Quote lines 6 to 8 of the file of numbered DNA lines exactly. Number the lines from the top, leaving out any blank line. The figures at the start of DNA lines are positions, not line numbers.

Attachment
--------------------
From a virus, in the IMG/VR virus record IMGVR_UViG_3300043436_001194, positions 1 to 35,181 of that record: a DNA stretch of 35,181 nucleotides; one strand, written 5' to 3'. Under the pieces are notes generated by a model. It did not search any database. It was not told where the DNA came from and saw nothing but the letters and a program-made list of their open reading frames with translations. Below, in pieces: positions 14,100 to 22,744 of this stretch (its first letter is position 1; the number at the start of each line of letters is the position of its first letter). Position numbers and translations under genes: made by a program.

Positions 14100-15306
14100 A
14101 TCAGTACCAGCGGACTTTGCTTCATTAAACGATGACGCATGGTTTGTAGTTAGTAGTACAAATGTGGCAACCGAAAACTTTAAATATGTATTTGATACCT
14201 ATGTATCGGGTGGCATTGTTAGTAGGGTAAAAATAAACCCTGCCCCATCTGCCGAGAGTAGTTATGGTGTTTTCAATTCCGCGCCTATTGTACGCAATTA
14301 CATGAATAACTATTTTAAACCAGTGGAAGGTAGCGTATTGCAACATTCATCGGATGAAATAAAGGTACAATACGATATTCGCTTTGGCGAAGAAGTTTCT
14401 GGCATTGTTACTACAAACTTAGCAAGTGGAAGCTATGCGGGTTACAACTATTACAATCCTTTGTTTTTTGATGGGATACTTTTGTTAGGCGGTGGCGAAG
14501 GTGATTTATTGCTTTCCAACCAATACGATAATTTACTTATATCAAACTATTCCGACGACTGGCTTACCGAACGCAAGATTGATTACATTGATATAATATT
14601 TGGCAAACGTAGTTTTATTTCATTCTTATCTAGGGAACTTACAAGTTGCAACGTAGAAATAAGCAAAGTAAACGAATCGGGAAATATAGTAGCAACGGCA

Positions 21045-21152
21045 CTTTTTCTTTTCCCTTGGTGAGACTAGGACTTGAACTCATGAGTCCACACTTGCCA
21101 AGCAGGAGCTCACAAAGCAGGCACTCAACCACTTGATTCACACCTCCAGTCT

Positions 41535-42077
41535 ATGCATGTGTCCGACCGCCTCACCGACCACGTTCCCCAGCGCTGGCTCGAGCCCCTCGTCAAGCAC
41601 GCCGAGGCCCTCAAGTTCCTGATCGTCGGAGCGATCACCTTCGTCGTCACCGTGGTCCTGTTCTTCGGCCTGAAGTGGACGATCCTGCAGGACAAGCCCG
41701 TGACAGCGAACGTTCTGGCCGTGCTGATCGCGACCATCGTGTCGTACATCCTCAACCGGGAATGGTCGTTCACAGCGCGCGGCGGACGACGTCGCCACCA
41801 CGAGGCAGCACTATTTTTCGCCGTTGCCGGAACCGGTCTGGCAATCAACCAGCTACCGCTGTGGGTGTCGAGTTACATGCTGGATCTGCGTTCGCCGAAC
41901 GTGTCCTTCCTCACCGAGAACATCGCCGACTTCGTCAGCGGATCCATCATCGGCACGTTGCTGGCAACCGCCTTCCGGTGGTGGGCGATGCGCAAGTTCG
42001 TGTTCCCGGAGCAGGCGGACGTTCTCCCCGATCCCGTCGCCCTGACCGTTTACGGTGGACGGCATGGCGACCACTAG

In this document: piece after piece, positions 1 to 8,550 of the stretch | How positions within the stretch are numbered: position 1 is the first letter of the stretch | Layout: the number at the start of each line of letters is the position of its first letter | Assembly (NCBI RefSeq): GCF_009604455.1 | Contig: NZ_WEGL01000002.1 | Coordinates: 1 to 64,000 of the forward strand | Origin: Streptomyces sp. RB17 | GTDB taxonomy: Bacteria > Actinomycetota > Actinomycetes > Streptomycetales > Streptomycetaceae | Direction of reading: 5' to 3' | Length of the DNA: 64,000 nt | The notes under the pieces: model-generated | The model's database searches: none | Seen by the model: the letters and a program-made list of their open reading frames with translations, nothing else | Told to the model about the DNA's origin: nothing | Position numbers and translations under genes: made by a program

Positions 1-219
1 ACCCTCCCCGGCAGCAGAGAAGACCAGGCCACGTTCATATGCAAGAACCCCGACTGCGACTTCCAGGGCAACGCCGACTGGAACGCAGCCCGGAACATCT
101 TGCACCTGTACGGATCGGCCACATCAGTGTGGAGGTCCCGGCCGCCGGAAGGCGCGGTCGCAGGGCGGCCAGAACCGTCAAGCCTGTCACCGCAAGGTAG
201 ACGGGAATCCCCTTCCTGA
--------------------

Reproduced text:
14301 CATGAATAACTATTTTAAACCAGTGGAAGGTAGCGTATTGCAACATTCATCGGATGAAATAAAGGTACAATACGATATTCGCTTTGGCGAAGAAGTTTCT
14401 GGCATTGTTACTACAAACTTAGCAAGTGGAAGCTATGCGGGTTACAACTATTACAATCCTTTGTTTTTTGATGGGATACTTTTGTTAGGCGGTGGCGAAG
14501 GTGATTTATTGCTTTCCAACCAATACGATAATTTACTTATATCAAACTATTCCGACGACTGGCTTACCGAACGCAAGATTGATTACATTGATATAATATT